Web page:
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When to Use Swimlanes - And When to Use Other Workflow Diagram Types

Swimlanes are a very useful feature in workflow diagrams and process maps. They visually separate different roles, departments, or systems to show how work flows between them. Swimlanes make it easy to see where one process ends and another begins, and who is responsible for each step. 

Making the Right Decision

Here are some guidelines on when to use a swimlanes diagram versus other types of workflow diagrams:

Use Swimlanes When:

  1. There are clear roles or departments that complete different steps in the process. A swimlanes diagram makes it easy to visualize hand-offs between groups.
  2. Understanding responsibilities is important. Swimlanes clearly assign ownership for each part of the process. 
  3. Process flows primarily from left to right. Swimlanes are best for linear workflows.
  4. The process has a small number of roles or systems interacting. Things can get confusing if there are more than 5-6 swimlanes.

Consider Other Options When:

  1. The process is highly complex with a lot of decision points and branches. A flowchart may handle complexity better by showing conditional logic and loops.
  2. There are many roles/systems involved. Lots of swimlanes can get confusing and make a diagram feel fragmented. A simple workflow diagram without lanes may be clearer when there are many hand-offs.
  3. Responsibilities are shared and activities are interdependent. Swimlanes imply clear ownership that may not exist in collaborative workflows.
  4. The process does not follow a simple left-to-right flow. Spaghetti diagrams with crisscrossing lines can precisely model complex flows.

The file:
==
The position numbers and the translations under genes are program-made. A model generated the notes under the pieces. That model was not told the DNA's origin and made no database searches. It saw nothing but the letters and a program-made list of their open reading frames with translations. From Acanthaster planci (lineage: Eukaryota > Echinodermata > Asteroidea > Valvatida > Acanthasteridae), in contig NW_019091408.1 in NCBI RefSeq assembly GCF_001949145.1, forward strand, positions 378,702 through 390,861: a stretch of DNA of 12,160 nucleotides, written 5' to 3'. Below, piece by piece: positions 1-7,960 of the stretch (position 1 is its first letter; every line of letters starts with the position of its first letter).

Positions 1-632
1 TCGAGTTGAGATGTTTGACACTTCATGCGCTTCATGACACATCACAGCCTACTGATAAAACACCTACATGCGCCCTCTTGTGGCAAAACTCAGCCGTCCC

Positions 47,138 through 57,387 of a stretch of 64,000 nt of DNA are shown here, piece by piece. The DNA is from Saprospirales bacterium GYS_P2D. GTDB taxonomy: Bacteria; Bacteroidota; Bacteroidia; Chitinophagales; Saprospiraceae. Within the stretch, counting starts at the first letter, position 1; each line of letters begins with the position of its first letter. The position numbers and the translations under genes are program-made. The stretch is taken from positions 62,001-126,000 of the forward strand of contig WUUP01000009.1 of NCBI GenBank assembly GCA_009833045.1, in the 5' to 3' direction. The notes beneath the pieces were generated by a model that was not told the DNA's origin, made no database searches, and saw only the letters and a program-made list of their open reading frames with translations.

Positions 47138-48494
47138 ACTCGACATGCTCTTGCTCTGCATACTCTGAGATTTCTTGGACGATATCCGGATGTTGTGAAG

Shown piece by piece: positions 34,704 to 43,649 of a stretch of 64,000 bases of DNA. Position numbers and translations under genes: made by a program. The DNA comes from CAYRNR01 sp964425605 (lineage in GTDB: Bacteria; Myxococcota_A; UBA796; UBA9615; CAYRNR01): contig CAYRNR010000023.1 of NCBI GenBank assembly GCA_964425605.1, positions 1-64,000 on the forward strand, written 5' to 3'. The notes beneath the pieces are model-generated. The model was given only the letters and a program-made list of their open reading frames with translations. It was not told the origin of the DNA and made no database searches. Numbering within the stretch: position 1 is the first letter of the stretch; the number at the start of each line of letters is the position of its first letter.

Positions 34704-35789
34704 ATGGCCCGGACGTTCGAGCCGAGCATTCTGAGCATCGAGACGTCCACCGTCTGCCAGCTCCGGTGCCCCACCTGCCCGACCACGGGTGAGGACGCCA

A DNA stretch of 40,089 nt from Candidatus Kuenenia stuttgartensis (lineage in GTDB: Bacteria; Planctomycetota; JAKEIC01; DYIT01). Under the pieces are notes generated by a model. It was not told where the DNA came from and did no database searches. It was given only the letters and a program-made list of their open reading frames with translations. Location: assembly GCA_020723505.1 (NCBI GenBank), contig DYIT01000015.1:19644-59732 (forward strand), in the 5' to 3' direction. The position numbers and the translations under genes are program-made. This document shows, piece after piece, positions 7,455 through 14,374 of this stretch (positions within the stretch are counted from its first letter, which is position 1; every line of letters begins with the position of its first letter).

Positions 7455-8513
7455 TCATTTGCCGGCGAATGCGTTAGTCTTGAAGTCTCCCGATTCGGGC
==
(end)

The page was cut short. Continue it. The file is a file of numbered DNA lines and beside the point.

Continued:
5. The priority is understanding steps and connections rather than roles. A basic workflow diagram focuses on the process flow itself without roles.
  6. Cycle times and process metrics are important. Value stream maps include data like these that swimlane diagrams don't capture.
  7. The goal is identifying waste and inefficiency. A value stream map highlights delays and bottlenecks that a swimlane diagram does not focus on.
  8. Mapping a supply chain rather than a contained workflow. Supply chain maps show physical product flows across organizations. 
  9. Hand-offs happen indirectly through queues and inventory. A Kanban diagram can model these indirect connections.

Match the Diagram to the Process

The key is to match the type of diagram to the reason you are mapping the process. Swimlanes are great for showing responsibilities and direct hand-offs between departments. But when priorities are understanding complexity, steps, connections, metrics, waste, and physical flows, another style may be a better fit. 

Consider what specific questions you want the diagram to answer, then pick the method that provides maximum visual clarity. A workflow diagram is meant to provide insight - the right type will allow readers to quickly grasp the process. With an appropriate workflow diagram style, you'll gain understanding and identify improvement opportunities.

The most important thing is recognizing that one size does not fit all when it comes to process mapping. Evaluating options like flowcharts, value stream maps, Kanban diagrams, and simple workflows prevents you from defaulting to swimlanes when another diagram type may be optimal. Selecting the right visual approach leads to maximum insight.